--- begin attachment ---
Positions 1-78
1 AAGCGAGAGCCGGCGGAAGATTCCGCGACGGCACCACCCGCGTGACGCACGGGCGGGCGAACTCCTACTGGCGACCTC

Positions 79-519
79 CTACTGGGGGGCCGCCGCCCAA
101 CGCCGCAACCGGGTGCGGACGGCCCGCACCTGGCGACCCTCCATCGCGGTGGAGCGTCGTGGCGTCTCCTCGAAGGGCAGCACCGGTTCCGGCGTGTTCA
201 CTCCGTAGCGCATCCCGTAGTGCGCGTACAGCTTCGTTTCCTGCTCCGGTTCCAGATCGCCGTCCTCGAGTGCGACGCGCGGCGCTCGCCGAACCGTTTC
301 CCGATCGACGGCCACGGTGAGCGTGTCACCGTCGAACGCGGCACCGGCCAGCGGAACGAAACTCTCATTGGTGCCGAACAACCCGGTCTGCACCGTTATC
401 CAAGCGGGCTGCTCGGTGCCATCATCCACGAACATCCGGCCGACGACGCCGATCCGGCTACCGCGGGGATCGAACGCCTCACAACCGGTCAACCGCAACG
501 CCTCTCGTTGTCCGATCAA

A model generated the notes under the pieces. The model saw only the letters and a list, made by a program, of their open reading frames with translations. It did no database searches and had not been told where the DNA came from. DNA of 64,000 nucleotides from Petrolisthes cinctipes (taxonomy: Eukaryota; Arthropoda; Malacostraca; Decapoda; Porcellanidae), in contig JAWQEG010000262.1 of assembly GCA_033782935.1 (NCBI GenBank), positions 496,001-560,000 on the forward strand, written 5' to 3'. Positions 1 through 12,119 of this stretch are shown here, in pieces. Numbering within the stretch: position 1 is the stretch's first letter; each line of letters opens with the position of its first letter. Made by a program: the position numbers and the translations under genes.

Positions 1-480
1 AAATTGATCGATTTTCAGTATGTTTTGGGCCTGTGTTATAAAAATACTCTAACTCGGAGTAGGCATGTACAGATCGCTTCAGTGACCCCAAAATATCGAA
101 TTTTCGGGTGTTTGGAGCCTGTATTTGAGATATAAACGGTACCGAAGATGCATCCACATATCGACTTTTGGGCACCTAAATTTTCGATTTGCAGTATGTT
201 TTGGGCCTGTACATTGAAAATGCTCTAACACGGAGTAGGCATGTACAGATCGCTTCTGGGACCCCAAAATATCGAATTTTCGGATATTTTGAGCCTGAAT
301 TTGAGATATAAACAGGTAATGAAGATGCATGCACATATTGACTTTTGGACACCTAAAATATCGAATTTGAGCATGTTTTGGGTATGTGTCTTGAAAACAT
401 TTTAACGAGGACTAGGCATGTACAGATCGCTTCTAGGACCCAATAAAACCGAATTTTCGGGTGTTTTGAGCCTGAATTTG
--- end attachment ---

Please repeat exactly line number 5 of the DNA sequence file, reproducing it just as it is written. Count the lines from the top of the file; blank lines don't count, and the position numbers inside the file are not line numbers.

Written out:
101 CGCCGCAACCGGGTGCGGACGGCCCGCACCTGGCGACCCTCCATCGCGGTGGAGCGTCGTGGCGTCTCCTCGAAGGGCAGCACCGGTTCCGGCGTGTTCA